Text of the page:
Paintings of upper-class men and women tell an important part of the history of costumes, but surviving garments themselves reveal even more. Every crease, stitch and stain in a piece of clothing supplies information about its wearer and its era. This volume features 18th- and early 19th-century garments from the collection of the Colonial Williamsburg Foundation. Illustrated with more than 300 colour photographs, including many details and back views, the book treats not only elegant, high-style clothing in colonial America but also garments for every day and work, the clothing of slaves, and maternity and nursing apparel. Drawing on contemporary written descriptions and on actual costumes of the period, the text analyzes what Americans in the 18th century considered fashionable and attractive and how they used clothing to assert status or to identify occupations. It also examines the myths and meanings of clothing in British and American society, clothing for the entire life cycle, and a history of clothing alteration. There are informative sidebars on a variety of topics.
By, Aileen Ribeiro
There have always been important links between art and clothing. Artists have documented the ever-evolving trends in fashion, popularized certain styles of dress, and at times even designed fashions. This is the first book to explore in depth the fascinating points of contact between art and clothing, and in doing so it constructs a new and innovative history of dress in which the artist plays a central role.
Aileen Ribeiro provides an illuminating account of the relationship between artists and clothing from the 17th century, when a more complex and sophisticated attitude to dress first appeared, to the early 20th century, when the boundaries between art and fashion became more fluid: haute couture could be seen as art, and art used textiles and clothes in highly imaginative ways. Her narrative encompasses such themes as the ways in which clothing has helped to define the nation state; how masquerade and dressing up were key subjects in art and life; and how, while many artists found increasing inspiration in high fashion, others became involved in designing “artistic” and reform dress. Sumptuously illustrated, Clothing Art also delves into the ways in which artists represent the clothes they depict in their work, approaches which range from photographic detail, through varying degrees of imaginative reality, to generalized drapery.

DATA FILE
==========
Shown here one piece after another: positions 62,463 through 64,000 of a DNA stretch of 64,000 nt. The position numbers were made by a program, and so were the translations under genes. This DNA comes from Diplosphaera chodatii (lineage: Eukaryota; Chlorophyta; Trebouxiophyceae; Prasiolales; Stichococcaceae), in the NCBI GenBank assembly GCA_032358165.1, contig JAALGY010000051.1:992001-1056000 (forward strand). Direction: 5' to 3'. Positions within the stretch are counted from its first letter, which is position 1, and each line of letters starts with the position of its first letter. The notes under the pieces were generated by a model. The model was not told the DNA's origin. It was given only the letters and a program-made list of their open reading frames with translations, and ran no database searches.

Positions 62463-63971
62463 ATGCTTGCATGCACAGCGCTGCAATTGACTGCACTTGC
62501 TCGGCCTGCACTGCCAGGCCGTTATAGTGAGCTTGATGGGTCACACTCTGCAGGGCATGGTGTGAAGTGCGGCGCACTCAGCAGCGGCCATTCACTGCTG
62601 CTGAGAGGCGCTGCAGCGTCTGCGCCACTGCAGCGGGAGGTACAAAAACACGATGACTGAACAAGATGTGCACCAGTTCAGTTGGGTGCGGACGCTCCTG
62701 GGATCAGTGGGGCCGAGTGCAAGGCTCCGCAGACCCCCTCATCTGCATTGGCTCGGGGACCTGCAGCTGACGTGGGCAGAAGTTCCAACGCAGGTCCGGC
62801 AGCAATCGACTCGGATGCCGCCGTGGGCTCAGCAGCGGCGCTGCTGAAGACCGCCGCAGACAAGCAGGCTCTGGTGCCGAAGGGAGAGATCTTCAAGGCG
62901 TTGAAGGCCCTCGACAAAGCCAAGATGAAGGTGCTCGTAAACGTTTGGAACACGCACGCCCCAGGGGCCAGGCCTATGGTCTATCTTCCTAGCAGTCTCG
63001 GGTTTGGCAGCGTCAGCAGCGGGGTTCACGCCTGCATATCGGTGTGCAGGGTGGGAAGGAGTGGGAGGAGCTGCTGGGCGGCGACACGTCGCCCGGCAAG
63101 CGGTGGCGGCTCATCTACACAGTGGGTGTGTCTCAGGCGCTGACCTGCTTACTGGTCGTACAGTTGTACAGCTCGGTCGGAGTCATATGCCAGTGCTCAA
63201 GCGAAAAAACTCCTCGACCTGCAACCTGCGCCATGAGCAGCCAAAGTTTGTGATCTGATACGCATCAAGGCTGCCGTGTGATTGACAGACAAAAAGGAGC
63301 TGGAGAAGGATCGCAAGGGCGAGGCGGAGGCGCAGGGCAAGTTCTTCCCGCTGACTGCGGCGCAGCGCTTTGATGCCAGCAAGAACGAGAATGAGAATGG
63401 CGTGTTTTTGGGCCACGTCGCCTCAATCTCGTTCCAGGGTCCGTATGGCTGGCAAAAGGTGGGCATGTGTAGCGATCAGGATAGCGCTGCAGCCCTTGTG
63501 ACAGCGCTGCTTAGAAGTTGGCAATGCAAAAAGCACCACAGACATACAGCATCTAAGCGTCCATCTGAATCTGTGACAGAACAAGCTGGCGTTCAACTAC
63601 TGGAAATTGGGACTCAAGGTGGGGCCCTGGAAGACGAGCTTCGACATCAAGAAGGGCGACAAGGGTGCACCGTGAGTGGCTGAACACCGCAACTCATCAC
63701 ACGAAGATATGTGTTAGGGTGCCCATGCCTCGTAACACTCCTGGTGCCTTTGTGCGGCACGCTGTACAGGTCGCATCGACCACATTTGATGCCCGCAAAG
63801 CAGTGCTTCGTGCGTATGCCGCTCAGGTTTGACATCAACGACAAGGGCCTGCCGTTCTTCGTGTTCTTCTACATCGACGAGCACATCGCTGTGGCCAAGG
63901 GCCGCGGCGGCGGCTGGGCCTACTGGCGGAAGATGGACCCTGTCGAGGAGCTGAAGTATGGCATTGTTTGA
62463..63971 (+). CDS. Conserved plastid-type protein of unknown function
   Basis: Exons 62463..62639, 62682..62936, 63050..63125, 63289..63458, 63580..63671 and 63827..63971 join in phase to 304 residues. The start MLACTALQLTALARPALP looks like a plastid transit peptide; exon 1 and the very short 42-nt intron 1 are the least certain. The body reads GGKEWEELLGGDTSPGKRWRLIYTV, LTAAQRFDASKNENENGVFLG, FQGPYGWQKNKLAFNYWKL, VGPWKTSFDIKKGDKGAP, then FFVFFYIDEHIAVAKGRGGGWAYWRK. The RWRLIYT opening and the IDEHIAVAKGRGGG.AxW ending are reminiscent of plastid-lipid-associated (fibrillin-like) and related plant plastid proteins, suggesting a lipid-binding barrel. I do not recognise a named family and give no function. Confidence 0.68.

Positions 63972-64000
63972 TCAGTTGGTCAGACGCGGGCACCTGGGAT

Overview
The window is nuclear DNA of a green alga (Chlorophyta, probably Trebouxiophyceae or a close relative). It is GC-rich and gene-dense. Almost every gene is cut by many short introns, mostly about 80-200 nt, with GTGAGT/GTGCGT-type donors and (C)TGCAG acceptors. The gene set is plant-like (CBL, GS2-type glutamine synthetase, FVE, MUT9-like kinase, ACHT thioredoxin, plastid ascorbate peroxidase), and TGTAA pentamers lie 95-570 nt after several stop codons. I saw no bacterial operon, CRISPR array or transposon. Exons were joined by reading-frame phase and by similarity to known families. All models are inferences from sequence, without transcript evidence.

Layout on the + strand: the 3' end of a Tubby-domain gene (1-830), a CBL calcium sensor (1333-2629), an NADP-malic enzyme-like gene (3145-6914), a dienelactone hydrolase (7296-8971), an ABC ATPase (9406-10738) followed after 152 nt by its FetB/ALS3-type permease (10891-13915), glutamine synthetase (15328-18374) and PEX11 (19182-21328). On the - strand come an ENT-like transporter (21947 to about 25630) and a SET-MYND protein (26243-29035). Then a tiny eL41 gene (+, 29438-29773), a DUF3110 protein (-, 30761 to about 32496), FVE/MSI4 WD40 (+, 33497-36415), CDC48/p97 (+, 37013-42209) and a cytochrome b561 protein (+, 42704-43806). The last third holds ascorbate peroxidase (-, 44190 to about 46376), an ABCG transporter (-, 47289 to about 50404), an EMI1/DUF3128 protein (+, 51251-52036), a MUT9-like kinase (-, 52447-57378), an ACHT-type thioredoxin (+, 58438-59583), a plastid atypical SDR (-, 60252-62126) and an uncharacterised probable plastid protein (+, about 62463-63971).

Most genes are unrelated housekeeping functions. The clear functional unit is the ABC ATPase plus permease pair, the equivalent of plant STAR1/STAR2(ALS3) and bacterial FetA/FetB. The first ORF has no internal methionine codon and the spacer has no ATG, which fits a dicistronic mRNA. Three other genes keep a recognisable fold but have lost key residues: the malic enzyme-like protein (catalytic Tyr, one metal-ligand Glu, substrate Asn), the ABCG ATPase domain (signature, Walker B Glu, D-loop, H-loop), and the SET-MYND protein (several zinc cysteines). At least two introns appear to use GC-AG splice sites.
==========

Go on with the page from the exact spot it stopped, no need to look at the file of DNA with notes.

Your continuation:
By, Alison Lurie
The classic book about the clothes we wear and what they say about us.
Even before we speak to someone in a meeting, at a party, or on the street, our clothes often express important information (or misinformation) about our occupation, origin, personality, opinions, and tastes. And we pay close attention to how others dress as well; though we may not be able to put what we observe into words, we unconsciously register the information, so that when we meet and converse we have already spoken to one another in a universal tongue.
Alison Lurie, the Pulitzer Prize-winning novelist, is our savvy guide and interpreter on this tour through the history of fashion. She provides fascinating insights into how changing sex roles, political upheavals, and class structure have influenced costume. Whether she is describing the enormous amount of clothing worn by early Victorian women or illuminating the significance of the long robes worn by aging men throughout history to connote eminence, her analysis is playful, clever, and always on target.
By, Linda Welters and Patricia Cunningham
Americans began the twentieth century standing in Europe's sartorial shadow, yet ended by outfitting the world in blue jeans, T-shirts and sneakers. How did this come about? What changes in American culture were reflected in fashion? What role did popular culture play? This important overview of American fashion in the twentieth century considers how Americans went from imitating British and French fashion to developing their own sense of style. It examines such influences on dress as class, jazz and hip hop, war, the space race, movies, television and sports. Further, the book shows how gender, psychology, advertising, public policy, shifting family values, the American design movement and expertise in mass production profoundly influenced an American style that has been exported across the globe. From New York City's Bohemians to Hollywood's stars, Twentieth-Century American Fashion reveals the continuing importance of clothing to American identity and individual experience.